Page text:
According to the California Department of Motor Vehicles, California has approximately 23 million licensed automobile drivers and 33 million registered vehicles on its roads. State law requires all drivers to have liability automobile insurance or other financial arrangements to cover responsibilities in the event of an accident. Liability insurance pays for injuries or damages related to an accident caused by persons covered on a policy. California insurance laws feature specific requirements for all drivers and insurance companies selling automobile insurance in the state.
Financial responsibility laws mandate automobile accident liability in California. As of September 2010, drivers must carry written proof that they can cover up to $35,000 of financial responsibility for an automobile accident for which they're at fault. Drivers can comply with these requirements by purchasing liability insurance, making a deposit with the Department of Motor Vehicles (DMV) in the amount of $35,000, obtaining a certificate of self-insurance from the DMV or carrying a $35,000 surety bond. The majority of drivers opt to purchase liability insurance to meet the requirement. Insurance companies provide written proof of insurance to their policyholders.
Vehicle Registration and Financial Responsibility
The DMV administers financial responsibility laws governing automobiles. The department will not register a vehicle or issue vehicle license plates without proof that the automobile meets financial responsibility requirements.
Minimum Liability Insurance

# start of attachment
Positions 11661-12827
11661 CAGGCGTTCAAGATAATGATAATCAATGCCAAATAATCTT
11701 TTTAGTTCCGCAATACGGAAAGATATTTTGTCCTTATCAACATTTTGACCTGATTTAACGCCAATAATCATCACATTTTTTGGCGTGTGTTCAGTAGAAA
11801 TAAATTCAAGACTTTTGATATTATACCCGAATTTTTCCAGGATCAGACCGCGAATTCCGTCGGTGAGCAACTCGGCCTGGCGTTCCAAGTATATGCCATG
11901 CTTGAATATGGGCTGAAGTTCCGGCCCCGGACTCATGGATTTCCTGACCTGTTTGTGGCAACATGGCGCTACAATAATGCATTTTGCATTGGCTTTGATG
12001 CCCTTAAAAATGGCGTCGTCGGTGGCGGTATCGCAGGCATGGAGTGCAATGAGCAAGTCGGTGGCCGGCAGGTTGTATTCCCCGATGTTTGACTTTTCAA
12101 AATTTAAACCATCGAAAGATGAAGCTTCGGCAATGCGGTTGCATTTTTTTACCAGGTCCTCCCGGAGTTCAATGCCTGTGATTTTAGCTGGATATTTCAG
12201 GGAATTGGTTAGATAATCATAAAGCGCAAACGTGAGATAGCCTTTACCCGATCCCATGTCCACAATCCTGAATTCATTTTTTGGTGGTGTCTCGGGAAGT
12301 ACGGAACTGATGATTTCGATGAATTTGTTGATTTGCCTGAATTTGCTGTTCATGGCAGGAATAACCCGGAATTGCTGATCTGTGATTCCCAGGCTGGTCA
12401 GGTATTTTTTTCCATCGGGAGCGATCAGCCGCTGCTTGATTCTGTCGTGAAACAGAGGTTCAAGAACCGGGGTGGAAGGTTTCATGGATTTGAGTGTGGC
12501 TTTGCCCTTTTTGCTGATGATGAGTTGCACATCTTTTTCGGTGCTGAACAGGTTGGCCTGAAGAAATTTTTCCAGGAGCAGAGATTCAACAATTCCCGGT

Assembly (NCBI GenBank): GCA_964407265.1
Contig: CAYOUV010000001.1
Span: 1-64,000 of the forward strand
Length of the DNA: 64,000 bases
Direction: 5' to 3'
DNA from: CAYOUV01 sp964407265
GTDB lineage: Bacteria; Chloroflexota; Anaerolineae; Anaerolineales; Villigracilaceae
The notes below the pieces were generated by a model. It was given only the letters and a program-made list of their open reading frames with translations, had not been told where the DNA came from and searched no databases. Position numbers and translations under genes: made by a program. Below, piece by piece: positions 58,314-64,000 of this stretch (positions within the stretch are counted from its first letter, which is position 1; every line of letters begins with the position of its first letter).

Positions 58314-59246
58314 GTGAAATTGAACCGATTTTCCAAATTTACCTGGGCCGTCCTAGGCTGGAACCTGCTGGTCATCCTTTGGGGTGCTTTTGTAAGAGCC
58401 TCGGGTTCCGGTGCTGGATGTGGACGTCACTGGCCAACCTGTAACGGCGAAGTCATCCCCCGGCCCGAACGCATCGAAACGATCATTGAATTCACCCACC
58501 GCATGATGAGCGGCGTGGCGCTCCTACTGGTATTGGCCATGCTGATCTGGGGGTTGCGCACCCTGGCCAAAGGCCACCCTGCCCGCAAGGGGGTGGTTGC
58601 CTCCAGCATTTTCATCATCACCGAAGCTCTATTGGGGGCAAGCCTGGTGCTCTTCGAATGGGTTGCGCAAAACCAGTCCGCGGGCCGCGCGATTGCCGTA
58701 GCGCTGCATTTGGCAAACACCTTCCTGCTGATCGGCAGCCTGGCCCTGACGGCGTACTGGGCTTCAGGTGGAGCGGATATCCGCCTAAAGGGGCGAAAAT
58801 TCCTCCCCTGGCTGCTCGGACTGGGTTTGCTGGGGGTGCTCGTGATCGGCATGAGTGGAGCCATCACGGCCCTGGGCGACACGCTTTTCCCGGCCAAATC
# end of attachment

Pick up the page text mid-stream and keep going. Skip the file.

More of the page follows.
The DMV establishes minimum coverage limits for drivers who opt to buy liability insurance to meet financial legal requirements. California drivers must have a minimum of $15,000 bodily injury insurance to cover the injuries or death of one person in a single accident. Drivers must have up to $30,000 in coverage to pay for injuries to multiple persons in a single accident. A driver must also carry $5,000 in property damage liability insurance to pay for damages to another person's property.
Companies selling automobile insurance in California must report the insurance status of all private-use vehicles to the DMV. The law also allows California law-enforcement agencies and the California courts to have access to insurance status data. The DMV can monitor vehicle coverage and take action against drivers who don't comply with the law.
Penalties for Noncompliance
Drivers who don't comply with the law can face a fine of up to $500 and the loss of their driver's license. Persons who falsify proof of financial responsibility can face a fine of $750, go to jail for 30 days and lose their driver's license for one year. The DMV can also impound a vehicle and suspend its registration for noncompliance. In addition to fines and penalties, drivers who don't comply with the law can remain financially responsible for damages and injuries they cause in an accident.